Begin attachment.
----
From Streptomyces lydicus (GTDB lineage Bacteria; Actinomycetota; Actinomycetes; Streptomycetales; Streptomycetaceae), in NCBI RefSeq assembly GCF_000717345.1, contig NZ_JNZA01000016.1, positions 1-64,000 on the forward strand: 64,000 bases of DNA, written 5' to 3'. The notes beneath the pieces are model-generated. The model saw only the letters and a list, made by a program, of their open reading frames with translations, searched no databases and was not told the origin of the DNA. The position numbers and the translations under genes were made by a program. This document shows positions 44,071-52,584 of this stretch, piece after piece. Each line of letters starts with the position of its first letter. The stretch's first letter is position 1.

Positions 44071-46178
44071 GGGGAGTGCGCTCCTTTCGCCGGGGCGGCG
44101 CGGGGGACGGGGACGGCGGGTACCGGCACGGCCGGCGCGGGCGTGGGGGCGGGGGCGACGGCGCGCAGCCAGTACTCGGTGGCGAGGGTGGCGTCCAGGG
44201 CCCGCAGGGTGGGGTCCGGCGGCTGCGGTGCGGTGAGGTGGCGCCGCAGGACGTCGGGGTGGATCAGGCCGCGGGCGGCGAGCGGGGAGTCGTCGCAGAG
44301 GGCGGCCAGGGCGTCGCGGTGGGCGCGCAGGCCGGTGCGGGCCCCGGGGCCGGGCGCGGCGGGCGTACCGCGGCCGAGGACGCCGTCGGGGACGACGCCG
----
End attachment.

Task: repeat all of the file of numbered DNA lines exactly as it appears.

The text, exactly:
From Streptomyces lydicus (GTDB lineage Bacteria; Actinomycetota; Actinomycetes; Streptomycetales; Streptomycetaceae), in NCBI RefSeq assembly GCF_000717345.1, contig NZ_JNZA01000016.1, positions 1-64,000 on the forward strand: 64,000 bases of DNA, written 5' to 3'. The notes beneath the pieces are model-generated. The model saw only the letters and a list, made by a program, of their open reading frames with translations, searched no databases and was not told the origin of the DNA. The position numbers and the translations under genes were made by a program. This document shows positions 44,071-52,584 of this stretch, piece after piece. Each line of letters starts with the position of its first letter. The stretch's first letter is position 1.

Positions 44071-46178
44071 GGGGAGTGCGCTCCTTTCGCCGGGGCGGCG
44101 CGGGGGACGGGGACGGCGGGTACCGGCACGGCCGGCGCGGGCGTGGGGGCGGGGGCGACGGCGCGCAGCCAGTACTCGGTGGCGAGGGTGGCGTCCAGGG
44201 CCCGCAGGGTGGGGTCCGGCGGCTGCGGTGCGGTGAGGTGGCGCCGCAGGACGTCGGGGTGGATCAGGCCGCGGGCGGCGAGCGGGGAGTCGTCGCAGAG
44301 GGCGGCCAGGGCGTCGCGGTGGGCGCGCAGGCCGGTGCGGGCCCCGGGGCCGGGCGCGGCGGGCGTACCGCGGCCGAGGACGCCGTCGGGGACGACGCCG